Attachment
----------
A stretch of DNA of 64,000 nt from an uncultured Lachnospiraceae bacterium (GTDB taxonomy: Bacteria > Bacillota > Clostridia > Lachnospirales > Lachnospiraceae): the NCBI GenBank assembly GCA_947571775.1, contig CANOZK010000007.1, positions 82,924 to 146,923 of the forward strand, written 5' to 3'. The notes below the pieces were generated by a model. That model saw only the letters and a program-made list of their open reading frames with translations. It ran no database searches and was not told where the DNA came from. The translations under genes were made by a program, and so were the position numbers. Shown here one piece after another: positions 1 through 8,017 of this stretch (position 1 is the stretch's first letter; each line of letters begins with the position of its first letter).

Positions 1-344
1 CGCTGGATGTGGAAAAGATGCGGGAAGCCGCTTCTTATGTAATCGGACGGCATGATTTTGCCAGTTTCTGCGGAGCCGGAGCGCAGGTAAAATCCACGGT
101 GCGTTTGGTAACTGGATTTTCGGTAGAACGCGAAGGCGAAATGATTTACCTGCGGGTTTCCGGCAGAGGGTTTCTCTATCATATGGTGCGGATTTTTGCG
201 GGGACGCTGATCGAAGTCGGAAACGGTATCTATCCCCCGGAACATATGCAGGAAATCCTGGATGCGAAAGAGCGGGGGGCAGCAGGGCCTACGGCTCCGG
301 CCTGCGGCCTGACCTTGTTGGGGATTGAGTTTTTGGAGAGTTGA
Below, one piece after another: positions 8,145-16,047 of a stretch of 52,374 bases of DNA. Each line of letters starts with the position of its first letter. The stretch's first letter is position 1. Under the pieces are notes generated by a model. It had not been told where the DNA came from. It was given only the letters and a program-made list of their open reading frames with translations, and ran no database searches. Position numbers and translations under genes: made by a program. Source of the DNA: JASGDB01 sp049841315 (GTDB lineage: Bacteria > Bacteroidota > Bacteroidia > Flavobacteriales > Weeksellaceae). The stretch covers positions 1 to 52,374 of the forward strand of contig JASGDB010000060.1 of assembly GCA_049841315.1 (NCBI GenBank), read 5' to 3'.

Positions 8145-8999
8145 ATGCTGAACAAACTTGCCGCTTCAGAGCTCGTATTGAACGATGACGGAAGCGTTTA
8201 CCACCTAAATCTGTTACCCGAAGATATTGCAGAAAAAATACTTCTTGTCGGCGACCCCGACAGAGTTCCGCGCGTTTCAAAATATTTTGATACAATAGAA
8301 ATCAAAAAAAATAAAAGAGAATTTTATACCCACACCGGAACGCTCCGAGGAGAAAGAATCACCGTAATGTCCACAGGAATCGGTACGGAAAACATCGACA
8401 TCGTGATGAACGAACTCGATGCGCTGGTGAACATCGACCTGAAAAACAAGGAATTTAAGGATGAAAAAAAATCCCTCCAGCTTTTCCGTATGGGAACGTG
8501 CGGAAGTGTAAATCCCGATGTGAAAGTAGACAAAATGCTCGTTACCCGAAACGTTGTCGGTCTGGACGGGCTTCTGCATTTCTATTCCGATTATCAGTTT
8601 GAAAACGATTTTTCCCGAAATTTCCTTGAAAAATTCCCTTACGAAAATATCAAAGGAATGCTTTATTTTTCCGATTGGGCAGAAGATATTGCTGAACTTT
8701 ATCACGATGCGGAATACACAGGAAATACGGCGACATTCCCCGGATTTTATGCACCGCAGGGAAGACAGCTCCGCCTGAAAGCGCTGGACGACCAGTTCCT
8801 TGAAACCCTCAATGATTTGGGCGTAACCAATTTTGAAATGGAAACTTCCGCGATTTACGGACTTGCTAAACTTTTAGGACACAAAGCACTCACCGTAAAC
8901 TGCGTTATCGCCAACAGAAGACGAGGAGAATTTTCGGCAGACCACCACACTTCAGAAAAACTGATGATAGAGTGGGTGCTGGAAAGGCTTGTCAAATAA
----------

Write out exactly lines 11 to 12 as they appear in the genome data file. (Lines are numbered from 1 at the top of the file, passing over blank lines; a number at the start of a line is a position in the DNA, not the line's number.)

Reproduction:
8301 ATCAAAAAAAATAAAAGAGAATTTTATACCCACACCGGAACGCTCCGAGGAGAAAGAATCACCGTAATGTCCACAGGAATCGGTACGGAAAACATCGACA
8401 TCGTGATGAACGAACTCGATGCGCTGGTGAACATCGACCTGAAAAACAAGGAATTTAAGGATGAAAAAAAATCCCTCCAGCTTTTCCGTATGGGAACGTG